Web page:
The outdoors is a place to feel free and alive, but not all shapes and sizes feel they can explore it that way. Summer Michaud-Skog is trying to change that, one trail at a time.
The 39-year-old childcare provider has piloted a growing movement she calls Fat Girls Hiking. It began in 2015, when Michaud-Skog posted photos online from hikes with her then-partner, using the hashtag #fatgirlshiking.
“We just wanted a place where we felt represented,” Michaud-Skog told Black Press Media in a phone interview from her home in Portland, Ore.
”Most of the social media we were seeing was a very specific type of person – a thin, white, able-bodied person – and that just didn’t resonate with me.”
Other people on social media began to use the hashtag, and as it got more popular, Michaud-Skog started up a blog about some of the inspiring women she’d interacted with online, body image and outdoor fitness.
“A few months after that, I started doing group hikes, and then after that, I started a few chapters,” she said.
Her hiking website and social media accounts are now 14,000 Fat Girl hikers strong, wielding the motto, “Trails not scales.”
Culture around hiking one large barrier for Fat Girls
Despite being an athletic child, there were years of Michaud-Skog’s life where the intense societal pressure to look a certain way prompted her to give up playing sports and being active.
This has been on repeat in my mind for the last 2 weeks: your body is a powerful instrument to explore the world, not an ornament with arbitrary & ever changing value.💪🏻 . I think this is especially important during this season where we worry too much about how our bodies look in swimsuits and sundresses. I used to be the girl that sat on the sidelines, worried about the size of my arms or stomach or if I had visible cellulite. Now I’m the girl who is willing to jump in, excited to see where my powerful & capable body can take me!🏃🏻♀️ . Remember what really matters, what your body was divinely CREATED to do! We get distracted by “limits” that don’t mean anything at the end of the day. We are more powerful & capable than we believe!❤️ || @elysegeorge / Elyse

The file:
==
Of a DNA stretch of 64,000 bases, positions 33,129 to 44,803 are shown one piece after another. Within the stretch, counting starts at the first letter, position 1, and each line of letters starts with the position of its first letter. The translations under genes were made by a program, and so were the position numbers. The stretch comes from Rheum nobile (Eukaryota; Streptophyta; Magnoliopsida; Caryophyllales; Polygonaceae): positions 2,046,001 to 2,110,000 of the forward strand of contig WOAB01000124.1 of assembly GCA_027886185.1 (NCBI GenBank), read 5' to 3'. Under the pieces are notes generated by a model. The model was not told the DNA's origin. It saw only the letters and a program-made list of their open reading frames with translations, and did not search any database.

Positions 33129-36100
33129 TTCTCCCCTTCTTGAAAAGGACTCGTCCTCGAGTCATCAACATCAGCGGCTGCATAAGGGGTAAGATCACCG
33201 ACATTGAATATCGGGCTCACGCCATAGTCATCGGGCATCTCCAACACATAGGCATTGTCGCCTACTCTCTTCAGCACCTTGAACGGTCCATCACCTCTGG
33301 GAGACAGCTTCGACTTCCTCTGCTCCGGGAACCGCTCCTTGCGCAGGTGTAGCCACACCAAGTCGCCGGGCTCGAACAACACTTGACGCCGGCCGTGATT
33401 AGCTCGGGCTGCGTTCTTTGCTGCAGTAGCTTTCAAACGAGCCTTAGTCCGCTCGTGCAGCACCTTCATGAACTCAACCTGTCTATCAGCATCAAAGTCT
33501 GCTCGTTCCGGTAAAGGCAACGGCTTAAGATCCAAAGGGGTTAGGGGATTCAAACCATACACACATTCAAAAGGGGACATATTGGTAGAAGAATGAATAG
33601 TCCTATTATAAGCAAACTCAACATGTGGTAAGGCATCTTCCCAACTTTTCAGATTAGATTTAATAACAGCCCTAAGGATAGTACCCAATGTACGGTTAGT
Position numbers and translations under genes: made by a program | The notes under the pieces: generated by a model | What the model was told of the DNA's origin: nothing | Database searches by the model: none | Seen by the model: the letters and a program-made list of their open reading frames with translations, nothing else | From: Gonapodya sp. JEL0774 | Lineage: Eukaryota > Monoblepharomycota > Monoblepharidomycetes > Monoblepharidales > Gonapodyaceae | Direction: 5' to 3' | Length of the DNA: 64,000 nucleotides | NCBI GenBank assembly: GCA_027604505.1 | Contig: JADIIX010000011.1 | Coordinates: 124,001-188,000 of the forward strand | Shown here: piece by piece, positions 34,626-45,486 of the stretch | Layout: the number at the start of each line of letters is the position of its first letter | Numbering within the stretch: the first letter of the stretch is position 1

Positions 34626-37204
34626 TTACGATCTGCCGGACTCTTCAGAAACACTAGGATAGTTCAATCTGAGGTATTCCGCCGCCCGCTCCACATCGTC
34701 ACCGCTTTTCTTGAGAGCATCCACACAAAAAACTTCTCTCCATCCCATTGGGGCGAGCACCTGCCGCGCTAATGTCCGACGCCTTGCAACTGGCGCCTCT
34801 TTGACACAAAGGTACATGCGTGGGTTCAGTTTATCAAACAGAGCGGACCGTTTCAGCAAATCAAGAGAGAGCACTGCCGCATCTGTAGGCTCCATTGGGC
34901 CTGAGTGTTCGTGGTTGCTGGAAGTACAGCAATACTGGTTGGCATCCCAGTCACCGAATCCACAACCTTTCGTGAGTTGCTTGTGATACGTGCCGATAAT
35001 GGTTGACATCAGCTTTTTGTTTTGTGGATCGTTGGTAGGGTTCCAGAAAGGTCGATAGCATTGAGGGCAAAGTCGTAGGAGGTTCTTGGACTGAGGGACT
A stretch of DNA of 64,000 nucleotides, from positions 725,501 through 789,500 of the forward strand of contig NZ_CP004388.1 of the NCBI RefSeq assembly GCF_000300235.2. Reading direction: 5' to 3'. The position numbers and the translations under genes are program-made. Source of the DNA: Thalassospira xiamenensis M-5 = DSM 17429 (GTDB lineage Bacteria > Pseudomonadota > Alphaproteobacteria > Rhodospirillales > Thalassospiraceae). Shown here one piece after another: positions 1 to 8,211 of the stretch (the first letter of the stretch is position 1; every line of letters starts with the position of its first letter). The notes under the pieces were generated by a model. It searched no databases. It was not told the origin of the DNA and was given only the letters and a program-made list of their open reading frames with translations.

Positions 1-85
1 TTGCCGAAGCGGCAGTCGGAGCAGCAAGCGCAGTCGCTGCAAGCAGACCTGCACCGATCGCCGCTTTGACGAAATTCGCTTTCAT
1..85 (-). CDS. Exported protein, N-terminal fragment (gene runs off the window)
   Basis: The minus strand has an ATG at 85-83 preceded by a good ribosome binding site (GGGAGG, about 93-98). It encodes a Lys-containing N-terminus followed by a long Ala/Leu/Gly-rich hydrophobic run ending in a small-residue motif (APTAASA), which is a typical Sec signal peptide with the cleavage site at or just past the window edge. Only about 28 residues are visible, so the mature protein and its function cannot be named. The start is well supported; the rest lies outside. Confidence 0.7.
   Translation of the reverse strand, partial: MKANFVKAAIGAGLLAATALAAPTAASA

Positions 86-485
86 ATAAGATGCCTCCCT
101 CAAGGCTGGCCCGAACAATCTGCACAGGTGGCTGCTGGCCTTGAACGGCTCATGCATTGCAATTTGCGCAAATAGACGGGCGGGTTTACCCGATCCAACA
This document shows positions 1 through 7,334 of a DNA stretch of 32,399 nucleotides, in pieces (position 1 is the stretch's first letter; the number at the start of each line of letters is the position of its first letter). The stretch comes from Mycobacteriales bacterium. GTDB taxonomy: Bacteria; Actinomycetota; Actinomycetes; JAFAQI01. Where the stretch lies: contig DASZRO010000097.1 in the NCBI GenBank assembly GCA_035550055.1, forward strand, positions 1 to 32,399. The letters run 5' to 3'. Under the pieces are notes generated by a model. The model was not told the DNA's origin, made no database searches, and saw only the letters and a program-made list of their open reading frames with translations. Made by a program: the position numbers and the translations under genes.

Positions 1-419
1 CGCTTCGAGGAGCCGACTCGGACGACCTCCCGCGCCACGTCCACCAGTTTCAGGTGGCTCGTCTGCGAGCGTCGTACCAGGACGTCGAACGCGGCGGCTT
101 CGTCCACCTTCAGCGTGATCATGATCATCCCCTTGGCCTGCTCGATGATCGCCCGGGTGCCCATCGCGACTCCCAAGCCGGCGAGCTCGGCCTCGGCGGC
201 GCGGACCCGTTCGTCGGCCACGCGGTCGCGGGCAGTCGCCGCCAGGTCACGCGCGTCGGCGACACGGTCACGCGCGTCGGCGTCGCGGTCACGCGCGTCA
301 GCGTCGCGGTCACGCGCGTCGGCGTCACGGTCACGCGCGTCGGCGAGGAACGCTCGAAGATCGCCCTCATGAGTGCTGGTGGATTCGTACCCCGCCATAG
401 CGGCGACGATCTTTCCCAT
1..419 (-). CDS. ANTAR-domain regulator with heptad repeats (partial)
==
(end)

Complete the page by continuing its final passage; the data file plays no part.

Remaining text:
“I have sort of what I call fitness trauma from my youth,” she said. “I loved running, but I was slow, and so I was seen as not being good at it. … I had a lot of shame put on me for not doing this activity in a way that was proper.”
The same feelings would come during a hike.
“I felt like I wasn’t represented in media. I didn’t know that someone my size could even hike – I thought it wasn’t for me,” she said. “I just want people to know that they can hike if they want to.”
Online commenters have criticized Fat Girls Hiking, saying the outdoors is obviously open to everyone despite their size or athletic ability, but Michaud-Skog said that couldn’t be further from the truth.
From hiking gear often not coming in all sizes, to some hikers needing to take more breaks, are some of the factors that aren’t always considered in what she calls a “push-yourself mentality” often practiced on popular trails.
Michaud-Skog said these groups give people the opportunity to pay attention to their body’s needs in a weight-neutral space around people who often face the same barriers.
“For us, it’s more about the journey of being together in community and connecting with ourselves and connecting with other people, and also connecting with nature.”
Fat Girls Hiking looks to open Vancouver chapter
Fat Girls Hiking has grown greatly in the past three years. It now has five chapters: Portland, Seattle, Los Angeles, Knoxville, Tenn., and Minneapolis, Minn.
On Aug. 16, Michaud-Skog is hosting a pop-up hike in Stanley Park with the hopes it inspires a fellow Fat Girl to step up as an ambassador for a chapter in Vancouver.
“I am a fat girl, and I am a proud fat girl, and I invite anyone who identifies as a fat girl to come,” she said.
The hike is open to people of all genders and sizes, she added. There is one rule: no talking about dieting or weight loss.
“People, wherever they are, can get together and have this body-positive outdoor community in a place that feels accessible and welcoming, where people will be supported and empowered to be outside.”
Vancouver Fat Girls Hike details:
- When: Aug. 16 from 6 p.m. to 9 p.m.
- Where: Meeting at Third Beach Concession
- The hike: 5.3-kilometre loop from the concession stand to Avison trail and back on the Siwash Rock Trail
- Tickets are by donation to support the Fat Girls Hiking community